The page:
Passive voice – introduction using money

Summary

Illustrate the meaning of the passive voice by showing students different kinds of money and asking “Where is this used? It is used in (country name).”

Textbooks

  • New Crown Grade 2 - Lesson 8

Materials Needed

Explanation

This is one way of introducing your students to the passive voice, and illustrating it’s meaning.

1. Using a series of picture cards of different kinds of money from around the world, show the students a picture of one form of money, and ask the students “Where is this used?” If they don’t get the basic gist of what you are asking, you may ask “what country is this from” and then revert to “where is this used” later. Let the students guess which country the money is from, and when one of them gets it right, announce “It is used in (country)” and repeat the sentence a second time.

2. After repeating this process with a number of different currencies, ask the students what sentence you kept repeating. Write “It is used in Japan” (or whatever country you choose) on the black board, and ask the students to try to guess the meaning. Guide the students to the proper translation in Japanese (ask your JTE to help if necessary).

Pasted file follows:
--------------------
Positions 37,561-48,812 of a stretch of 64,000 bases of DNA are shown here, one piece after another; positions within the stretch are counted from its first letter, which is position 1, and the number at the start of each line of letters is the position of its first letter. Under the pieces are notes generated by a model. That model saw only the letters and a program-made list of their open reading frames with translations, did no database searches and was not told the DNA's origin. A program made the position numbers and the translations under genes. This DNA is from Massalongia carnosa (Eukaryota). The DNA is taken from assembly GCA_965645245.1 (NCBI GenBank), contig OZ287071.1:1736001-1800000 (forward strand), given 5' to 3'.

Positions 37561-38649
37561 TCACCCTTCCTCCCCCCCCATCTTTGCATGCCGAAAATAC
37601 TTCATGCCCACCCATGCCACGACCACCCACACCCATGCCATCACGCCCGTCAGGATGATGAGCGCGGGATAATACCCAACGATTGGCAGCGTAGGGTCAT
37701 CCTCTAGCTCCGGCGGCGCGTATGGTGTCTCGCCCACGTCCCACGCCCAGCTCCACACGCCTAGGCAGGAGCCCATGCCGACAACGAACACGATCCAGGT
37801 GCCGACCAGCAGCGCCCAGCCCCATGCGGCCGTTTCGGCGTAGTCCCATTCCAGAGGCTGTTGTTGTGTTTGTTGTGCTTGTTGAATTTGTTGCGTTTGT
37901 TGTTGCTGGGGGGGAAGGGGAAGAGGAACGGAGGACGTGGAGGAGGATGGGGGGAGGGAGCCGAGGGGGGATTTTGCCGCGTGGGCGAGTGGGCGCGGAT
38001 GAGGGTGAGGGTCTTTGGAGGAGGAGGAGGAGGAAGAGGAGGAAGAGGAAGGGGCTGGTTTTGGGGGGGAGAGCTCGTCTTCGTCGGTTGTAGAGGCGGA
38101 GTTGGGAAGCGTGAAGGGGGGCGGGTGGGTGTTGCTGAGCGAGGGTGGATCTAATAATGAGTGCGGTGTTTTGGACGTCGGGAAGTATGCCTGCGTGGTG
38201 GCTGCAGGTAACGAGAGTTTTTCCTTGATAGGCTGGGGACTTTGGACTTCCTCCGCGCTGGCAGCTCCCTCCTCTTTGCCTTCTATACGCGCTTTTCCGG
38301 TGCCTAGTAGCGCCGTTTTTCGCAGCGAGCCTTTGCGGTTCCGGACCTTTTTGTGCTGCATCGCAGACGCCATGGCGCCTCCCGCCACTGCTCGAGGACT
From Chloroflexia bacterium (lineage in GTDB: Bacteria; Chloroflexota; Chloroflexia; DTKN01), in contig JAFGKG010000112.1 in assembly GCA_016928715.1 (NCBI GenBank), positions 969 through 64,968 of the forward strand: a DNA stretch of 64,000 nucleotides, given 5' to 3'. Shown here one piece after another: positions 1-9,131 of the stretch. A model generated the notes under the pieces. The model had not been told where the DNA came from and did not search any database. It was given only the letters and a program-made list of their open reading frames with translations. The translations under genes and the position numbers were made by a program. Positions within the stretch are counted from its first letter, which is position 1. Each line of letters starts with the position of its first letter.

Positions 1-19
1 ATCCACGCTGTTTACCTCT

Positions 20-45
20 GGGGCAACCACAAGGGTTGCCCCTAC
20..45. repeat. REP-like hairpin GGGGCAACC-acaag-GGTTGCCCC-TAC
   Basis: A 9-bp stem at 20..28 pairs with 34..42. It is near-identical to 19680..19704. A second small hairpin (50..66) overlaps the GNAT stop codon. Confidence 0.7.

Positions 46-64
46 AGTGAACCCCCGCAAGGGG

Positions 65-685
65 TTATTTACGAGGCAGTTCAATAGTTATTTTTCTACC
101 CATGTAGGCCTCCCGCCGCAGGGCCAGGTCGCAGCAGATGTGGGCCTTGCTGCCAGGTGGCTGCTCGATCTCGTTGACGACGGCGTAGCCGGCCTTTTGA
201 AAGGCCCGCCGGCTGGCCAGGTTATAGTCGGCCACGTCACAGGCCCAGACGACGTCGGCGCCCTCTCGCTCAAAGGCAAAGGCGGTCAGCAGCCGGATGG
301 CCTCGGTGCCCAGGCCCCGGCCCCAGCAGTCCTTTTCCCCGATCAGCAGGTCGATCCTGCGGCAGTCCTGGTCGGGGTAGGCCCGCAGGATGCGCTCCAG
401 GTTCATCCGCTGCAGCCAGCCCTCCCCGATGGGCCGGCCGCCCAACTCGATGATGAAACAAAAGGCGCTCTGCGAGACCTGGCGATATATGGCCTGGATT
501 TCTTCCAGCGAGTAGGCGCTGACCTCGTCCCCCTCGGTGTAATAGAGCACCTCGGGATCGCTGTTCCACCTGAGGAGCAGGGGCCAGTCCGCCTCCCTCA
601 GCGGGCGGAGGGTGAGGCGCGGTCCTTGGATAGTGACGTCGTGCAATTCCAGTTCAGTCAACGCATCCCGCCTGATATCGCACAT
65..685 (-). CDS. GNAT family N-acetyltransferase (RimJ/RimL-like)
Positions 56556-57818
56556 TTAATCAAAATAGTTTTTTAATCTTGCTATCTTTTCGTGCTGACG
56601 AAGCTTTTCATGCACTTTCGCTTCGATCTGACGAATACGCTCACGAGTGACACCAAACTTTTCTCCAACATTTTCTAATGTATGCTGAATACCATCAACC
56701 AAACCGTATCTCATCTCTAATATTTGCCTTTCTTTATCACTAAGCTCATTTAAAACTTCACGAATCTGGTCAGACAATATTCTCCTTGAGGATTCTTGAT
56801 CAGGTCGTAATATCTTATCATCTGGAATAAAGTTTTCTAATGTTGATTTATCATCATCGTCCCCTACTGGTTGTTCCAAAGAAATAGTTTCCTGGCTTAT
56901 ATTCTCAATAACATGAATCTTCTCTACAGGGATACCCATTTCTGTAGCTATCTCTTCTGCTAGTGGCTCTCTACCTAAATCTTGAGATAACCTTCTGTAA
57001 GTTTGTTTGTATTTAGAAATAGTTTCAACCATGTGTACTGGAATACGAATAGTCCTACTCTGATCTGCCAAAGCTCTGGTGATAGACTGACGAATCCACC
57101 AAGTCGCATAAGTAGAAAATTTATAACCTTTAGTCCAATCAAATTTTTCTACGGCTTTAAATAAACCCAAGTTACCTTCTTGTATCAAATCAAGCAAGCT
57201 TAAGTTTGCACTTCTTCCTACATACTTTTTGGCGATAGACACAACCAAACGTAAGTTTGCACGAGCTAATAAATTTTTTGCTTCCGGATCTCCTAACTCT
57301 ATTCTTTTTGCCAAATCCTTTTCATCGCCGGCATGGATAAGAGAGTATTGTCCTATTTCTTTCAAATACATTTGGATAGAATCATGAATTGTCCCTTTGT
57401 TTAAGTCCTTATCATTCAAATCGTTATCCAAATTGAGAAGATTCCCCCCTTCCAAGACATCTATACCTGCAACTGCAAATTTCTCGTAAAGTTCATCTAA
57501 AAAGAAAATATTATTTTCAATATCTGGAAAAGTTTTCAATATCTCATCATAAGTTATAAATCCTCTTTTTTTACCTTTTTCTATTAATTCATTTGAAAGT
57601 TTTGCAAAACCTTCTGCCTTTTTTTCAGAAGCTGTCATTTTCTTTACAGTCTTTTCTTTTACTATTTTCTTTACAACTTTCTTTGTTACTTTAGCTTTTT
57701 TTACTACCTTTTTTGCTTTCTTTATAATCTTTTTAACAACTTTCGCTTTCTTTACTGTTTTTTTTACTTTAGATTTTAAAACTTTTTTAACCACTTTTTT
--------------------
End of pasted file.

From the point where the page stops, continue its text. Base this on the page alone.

3. Point out that there’s something strange about the sentence, and ask them what’s odd about it. Things to make them notice:

- There are two verbs ( a “to be” verb, and another verb). This is not normal

- The sentence has “used” in it, but it’s not past tense. ~ed does not indicate the past tense here.

- There isn’t really a subject, or rather, the object has become the subject.

4. Inform them this is the ukemi(受け身) or passive voice. It is formed by using a “be” verb + the past participle (kakobunshi 過去分詞). The past participle looks like the past tense, and it is often the same, but occasionally it is different (e.g. saw vs seen)

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